Dec 172014

Flawed and Unreliable

The debt to disposable income (DTI) ratio represents the ratio of one’s total debt amount to his after tax income. But the debt to income flaw is not often discussed.

Debt” is a balance sheet item (net worth,) but “income” deals with budgeting (income statement.) Debt is simply a static number, while income requires the element of time in order to exist. One has a set monetary value while the other is a reoccurring event. Comparing the ratio of debt to income is like comparing net worth to spending. Or, for the engineers out there, like comparing a scaler against a vector. The two variables that make up the ratio are loosely correlated at best, but it’s not a very relevant measurement for any practical purpose. 😐

The other problem with this ratio is it’s heavily influenced by monetary policy. 30 years ago the typical mortgage rate was 18%. The cost of carrying a loan was extremely expensive, almost prohibitive. Thus the debt to income ratio was under 80%, quite low. But today, the cost of servicing a mortgage is only around 3%, so more Canadians can easily afford to take on larger mortgages. This increases our overall debt levels which skews the DTI ratio. We consumers will naturally increase our borrowing if the cost of credit is cheaper. But that doesn’t necessarily mean we’re at greater risk of insolvency.

14-12-debt-to-income-not-useful-gun, debt to income ratio canada

This is why the debt to income ratio isn’t a very reliable metric to use over long periods of time. It’s impractical to compare debt and income to begin with. The added effects of changing interest rates only makes the wonky ratio even less valid. :(

Statistics Canada recently announced that our average household debt to disposable income ratio hit a record high of 162.6% in the third quarter, which has generated a lot of discussion in the media. But giving so much attention to this insignificant ratio is like rearranging the deck chairs on the Titanic. Don’t we have more important data to study?

Alternatives to the Debt to Income Ratio

What can we use instead of the debt to income ratio in Canada? I believe a much better metric to measure consumers’ financial situation is the debt to net worth ratio. Debt to net worth (or equity) ratio is what businesses use to determine if they are borrowing too much. They use this ratio to determine debt related goals for themselves. Total-debt-service (TDS) ratio is another helpful way to gauge our debt default risk because it measures how much we pay each month towards debt against how much money we make over the same period. Actually, the Americans often use the TDS ratio, but they refer to it as their “debt to income ratio.” If you’re confused this comment should help clear things up.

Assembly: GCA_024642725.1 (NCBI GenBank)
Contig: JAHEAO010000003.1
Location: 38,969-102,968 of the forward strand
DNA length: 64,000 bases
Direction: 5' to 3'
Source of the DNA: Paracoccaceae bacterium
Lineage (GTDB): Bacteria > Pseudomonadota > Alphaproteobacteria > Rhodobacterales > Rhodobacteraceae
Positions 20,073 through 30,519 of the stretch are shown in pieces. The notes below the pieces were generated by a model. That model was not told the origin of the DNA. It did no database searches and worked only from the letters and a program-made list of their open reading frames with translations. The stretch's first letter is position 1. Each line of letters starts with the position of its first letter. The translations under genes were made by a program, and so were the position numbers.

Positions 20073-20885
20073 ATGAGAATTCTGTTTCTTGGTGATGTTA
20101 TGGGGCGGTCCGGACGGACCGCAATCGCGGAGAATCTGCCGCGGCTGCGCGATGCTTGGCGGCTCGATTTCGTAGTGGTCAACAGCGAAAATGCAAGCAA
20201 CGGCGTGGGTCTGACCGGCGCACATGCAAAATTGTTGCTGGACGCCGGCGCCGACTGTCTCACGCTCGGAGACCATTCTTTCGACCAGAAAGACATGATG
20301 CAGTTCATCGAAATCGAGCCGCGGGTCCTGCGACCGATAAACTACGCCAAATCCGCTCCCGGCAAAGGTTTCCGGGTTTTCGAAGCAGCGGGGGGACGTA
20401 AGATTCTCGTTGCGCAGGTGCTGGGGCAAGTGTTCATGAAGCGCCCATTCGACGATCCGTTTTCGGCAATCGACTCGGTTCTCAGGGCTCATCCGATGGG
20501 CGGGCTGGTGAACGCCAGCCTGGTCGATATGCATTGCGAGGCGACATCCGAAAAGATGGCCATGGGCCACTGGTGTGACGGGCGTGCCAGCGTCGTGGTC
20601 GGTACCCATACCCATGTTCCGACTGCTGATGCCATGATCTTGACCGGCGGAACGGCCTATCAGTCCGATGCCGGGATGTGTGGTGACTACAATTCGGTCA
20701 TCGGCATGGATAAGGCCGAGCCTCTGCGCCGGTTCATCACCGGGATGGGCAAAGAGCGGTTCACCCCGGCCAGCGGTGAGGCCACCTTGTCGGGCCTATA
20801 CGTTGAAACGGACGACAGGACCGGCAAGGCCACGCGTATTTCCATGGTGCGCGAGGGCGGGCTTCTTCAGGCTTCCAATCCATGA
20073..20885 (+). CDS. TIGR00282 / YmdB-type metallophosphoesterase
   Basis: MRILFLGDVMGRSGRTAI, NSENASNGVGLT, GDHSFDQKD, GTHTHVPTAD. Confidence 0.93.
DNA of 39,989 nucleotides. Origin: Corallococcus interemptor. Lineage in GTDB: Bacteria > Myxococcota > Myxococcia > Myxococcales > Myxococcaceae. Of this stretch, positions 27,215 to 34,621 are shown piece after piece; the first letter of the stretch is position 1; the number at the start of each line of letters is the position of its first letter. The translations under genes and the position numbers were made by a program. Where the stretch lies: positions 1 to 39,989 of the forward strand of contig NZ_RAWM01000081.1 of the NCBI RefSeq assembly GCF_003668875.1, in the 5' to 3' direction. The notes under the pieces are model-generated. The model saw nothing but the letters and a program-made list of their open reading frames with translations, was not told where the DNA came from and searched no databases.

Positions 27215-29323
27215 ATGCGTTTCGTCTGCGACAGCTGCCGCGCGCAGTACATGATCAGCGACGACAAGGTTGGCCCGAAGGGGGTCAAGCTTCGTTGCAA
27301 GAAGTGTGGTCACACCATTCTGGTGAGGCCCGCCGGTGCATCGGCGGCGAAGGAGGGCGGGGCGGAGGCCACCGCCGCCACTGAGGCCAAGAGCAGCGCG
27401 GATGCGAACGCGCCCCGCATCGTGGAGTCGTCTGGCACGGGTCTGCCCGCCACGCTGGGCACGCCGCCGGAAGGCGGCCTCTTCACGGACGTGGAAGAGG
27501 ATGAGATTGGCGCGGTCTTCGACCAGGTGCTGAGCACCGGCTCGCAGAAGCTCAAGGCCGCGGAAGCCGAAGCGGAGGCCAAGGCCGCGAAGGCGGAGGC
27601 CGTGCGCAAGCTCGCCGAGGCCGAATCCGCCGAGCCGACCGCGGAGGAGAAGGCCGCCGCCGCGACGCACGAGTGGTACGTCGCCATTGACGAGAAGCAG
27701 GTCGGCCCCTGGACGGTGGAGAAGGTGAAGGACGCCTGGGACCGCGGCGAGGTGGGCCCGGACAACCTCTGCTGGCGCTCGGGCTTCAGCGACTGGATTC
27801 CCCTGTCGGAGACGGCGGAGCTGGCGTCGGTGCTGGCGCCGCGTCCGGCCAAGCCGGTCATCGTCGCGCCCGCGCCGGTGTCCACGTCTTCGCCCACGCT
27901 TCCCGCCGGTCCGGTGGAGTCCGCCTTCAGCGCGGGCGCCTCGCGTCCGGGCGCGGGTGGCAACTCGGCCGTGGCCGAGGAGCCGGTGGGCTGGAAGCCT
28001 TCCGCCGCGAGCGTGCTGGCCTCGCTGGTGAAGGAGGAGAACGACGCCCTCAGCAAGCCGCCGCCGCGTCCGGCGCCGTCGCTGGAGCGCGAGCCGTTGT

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Jul 052014

It’s not easy being an investor these days. We’re facing higher taxes. We’re being vilified by the media, and we often feel distanced from our friends and families because of our life choices. The struggles we face are real 😐 but our voices have not been heard. Below are several examples of first world investor’s problems.

The Crude Reality

During the last couple of weeks the price of crude oil (WTI) fell slightly. As I’ve disclosed before I own many oil companies like Suncor and Crescent Point Energy. These businesses make more money when the price of oil is higher. So sadly my stocks have been going sideways these last couple of weeks.

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Of course no one else is complaining because gasoline prices at the pumps fell slightly in recent weeks. But the lower oil price is really hurting my potential profits. Crescent Point shares are only up 12% year to date, and Suncor is only up 22%. How will I ever get by on these dismal returns? 😛

Choosing Sides

Last month the Federal government conditionally approved the Enbridge Northern Gateway pipeline project. This is great news for Enbridge investors. But most of my co-workers and friends are upset about Ottawa’s decisions. They don’t think the pipeline should be built, and they represent the majority. According to some sources, 80% of B.C. residents are opposed to this project.


So now I’m torn. I care about the environment as much as my friends do, but I also want my investments to do well. I can’t talk to anyone about this because I haven’t told my friends that I’m an Enbridge shareholder. I don’t want to risk the political backlash. I just avoid conversations if this topic comes up. And I have to make up excuses to not join my pals in anti-pipeline protests, which looks like fun. Being an investor really puts a damper on my social life, and I have to miss out on fun activities with my friends because otherwise I’d feel like a hypocrite :(

Exploiting Your Friends

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